Apiarists tend to be very serious about their beehives, but one New Zealand beekeeper took his passion one step further. Roy Brewster (1905- 1978) dedicated his entire life to honeybee hive design, even going so far as building a home in what he considered the perfect (and godly) shape: a hexagon.
Simply put, Brewster was not a man of conformity. In fact, when he began to build his house in 1954 in Westown, New Plymouth, he decided to do everything possible to avoid any and all right angles, which, according to him, “represented nonsense, confusion, and hate.”
Brewster was a man of deep faith and he took the hexagon design quite seriously, believing that right angles were incongruent with harmonious living, “If man chooses square world he readily makes himself a slave to machines and money,” he wrote. “For what shall it profit man if he gain the whole world and yet lose his own soul.” Other writings reveal that he believed that the “honeycomb was a message from God that showed humans the best way to live, while parallel lines built a world of lies and evil.”
Image by Barney Brewster (1975) via Collection of Puke Ariki
The efficient honeycomb design not only served as inspiration for the Norian House (“NoRIght ANgles”) but became something of a life-long obsession for Brewster. The structure and nearly everything else inside and outside the home was hexagonal, from its windows and shelves to accessories like a hexagonal quilt. Even a picture frame holding a reproduction of the Mona Lisa was hexagonal and nailed to the hexagonal wall panels.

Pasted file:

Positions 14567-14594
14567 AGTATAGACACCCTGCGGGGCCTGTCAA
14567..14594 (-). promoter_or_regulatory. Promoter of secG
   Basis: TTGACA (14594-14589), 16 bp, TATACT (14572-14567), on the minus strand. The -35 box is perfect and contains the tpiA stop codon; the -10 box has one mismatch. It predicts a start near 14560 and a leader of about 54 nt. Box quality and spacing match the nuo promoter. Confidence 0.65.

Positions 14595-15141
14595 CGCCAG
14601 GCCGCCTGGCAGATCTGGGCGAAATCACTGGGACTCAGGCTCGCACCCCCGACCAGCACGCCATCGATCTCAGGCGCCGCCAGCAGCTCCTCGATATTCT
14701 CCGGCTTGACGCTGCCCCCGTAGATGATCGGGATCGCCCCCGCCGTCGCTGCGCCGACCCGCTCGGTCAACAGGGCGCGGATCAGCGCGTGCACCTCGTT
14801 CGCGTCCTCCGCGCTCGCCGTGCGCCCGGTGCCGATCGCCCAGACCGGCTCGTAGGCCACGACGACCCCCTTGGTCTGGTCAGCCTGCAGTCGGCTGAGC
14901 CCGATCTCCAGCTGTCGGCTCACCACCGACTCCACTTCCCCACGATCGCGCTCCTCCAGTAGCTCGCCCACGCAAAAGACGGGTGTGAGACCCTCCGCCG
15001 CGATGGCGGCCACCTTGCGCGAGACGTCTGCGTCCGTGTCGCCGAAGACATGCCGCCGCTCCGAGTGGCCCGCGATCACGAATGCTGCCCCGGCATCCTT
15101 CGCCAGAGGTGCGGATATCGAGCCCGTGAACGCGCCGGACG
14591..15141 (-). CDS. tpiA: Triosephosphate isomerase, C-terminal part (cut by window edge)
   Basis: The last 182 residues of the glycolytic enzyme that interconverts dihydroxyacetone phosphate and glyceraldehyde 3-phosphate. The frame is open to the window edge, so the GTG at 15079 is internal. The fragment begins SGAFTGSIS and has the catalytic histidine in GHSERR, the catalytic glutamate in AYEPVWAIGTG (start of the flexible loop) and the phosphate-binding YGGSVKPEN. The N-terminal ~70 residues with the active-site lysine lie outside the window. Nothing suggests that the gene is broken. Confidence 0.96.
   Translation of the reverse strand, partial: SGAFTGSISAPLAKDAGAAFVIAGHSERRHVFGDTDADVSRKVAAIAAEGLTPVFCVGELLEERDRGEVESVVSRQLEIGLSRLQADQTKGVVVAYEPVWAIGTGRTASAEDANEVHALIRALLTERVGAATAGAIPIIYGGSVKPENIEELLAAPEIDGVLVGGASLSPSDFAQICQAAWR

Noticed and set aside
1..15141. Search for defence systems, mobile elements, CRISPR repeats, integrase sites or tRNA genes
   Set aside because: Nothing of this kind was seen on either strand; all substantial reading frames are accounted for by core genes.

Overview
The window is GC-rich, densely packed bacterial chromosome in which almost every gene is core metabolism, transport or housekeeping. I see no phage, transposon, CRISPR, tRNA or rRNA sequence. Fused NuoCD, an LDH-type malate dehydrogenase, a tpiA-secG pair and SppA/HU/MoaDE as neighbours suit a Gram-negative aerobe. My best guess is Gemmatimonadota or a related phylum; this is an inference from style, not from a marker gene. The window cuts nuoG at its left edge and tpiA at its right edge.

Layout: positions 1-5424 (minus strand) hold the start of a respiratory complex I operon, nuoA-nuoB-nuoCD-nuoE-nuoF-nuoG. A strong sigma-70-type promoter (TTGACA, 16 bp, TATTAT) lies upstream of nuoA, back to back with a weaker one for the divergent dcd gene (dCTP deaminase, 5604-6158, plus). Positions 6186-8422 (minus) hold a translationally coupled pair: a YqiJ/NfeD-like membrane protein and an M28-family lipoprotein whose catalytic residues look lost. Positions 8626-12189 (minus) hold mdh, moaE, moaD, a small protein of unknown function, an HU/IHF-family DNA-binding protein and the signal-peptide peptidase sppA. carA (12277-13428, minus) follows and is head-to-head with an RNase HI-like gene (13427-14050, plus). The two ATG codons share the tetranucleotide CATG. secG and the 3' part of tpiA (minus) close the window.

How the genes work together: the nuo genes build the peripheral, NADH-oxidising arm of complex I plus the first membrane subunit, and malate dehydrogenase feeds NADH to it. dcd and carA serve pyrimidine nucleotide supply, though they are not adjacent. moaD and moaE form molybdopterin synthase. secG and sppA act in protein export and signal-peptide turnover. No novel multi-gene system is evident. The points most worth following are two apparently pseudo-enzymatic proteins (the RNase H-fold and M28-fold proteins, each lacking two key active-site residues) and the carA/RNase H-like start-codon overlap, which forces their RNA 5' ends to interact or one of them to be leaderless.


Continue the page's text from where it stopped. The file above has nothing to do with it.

Of course, it was impossible to construct the home out of hexagons alone. The roof and ceiling featured triangular and diamond forms, and some of the furnishings were round. When the hateful 90˚ angle was necessary, Brewster made it work in his own special way. The perpendicular crossing formed by where the wall meets the floor was deemed a “radial line to a round earth.”
The home became quite a hit, becoming one of New Plymouth’s main tourist attractions. It was so popular that on June 6, 1966 (6/6/66), Brewster, inspired by “a message from God,” sold the home to the local Tainui Home Trust Board for £6,666.66, a number that best represented the six-sided form.
Unfortunately, after the death of his wife some eight years later, the Beehive House was dismantled by Brewster himself. However, his legacy remained thanks to the city’s Puke Ariki Library, which is currently running an exhibition, A Different Angle, with some of the home’s fixtures and furnishings. Along with various items saved from the home, the exhibition includes several hexagon-heavy architectural plans as well as personal notes that reveal Brewster’s deep religious beliefs.
Images via Barney Brewster and Collection of Puke Ariki